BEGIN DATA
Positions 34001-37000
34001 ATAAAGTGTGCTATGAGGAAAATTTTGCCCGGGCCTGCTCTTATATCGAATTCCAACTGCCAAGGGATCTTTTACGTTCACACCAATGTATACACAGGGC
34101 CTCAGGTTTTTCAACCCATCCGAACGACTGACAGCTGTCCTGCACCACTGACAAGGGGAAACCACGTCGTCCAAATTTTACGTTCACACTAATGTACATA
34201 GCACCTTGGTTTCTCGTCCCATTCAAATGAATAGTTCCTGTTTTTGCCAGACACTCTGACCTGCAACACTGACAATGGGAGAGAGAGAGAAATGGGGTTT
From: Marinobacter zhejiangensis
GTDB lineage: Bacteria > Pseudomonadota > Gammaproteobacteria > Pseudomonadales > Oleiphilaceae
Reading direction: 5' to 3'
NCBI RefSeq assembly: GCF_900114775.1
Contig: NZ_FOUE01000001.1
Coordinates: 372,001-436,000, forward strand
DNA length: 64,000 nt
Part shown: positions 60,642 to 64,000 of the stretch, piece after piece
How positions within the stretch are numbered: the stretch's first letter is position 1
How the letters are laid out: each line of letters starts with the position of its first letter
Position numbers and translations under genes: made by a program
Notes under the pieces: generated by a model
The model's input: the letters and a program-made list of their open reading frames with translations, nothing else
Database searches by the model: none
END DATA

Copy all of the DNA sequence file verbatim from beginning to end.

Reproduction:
Positions 34001-37000
34001 ATAAAGTGTGCTATGAGGAAAATTTTGCCCGGGCCTGCTCTTATATCGAATTCCAACTGCCAAGGGATCTTTTACGTTCACACCAATGTATACACAGGGC
34101 CTCAGGTTTTTCAACCCATCCGAACGACTGACAGCTGTCCTGCACCACTGACAAGGGGAAACCACGTCGTCCAAATTTTACGTTCACACTAATGTACATA
34201 GCACCTTGGTTTCTCGTCCCATTCAAATGAATAGTTCCTGTTTTTGCCAGACACTCTGACCTGCAACACTGACAATGGGAGAGAGAGAGAAATGGGGTTT
From: Marinobacter zhejiangensis
GTDB lineage: Bacteria > Pseudomonadota > Gammaproteobacteria > Pseudomonadales > Oleiphilaceae
Reading direction: 5' to 3'
NCBI RefSeq assembly: GCF_900114775.1
Contig: NZ_FOUE01000001.1
Coordinates: 372,001-436,000, forward strand
DNA length: 64,000 nt
Part shown: positions 60,642 to 64,000 of the stretch, piece after piece
How positions within the stretch are numbered: the stretch's first letter is position 1
How the letters are laid out: each line of letters starts with the position of its first letter
Position numbers and translations under genes: made by a program
Notes under the pieces: generated by a model
The model's input: the letters and a program-made list of their open reading frames with translations, nothing else
Database searches by the model: none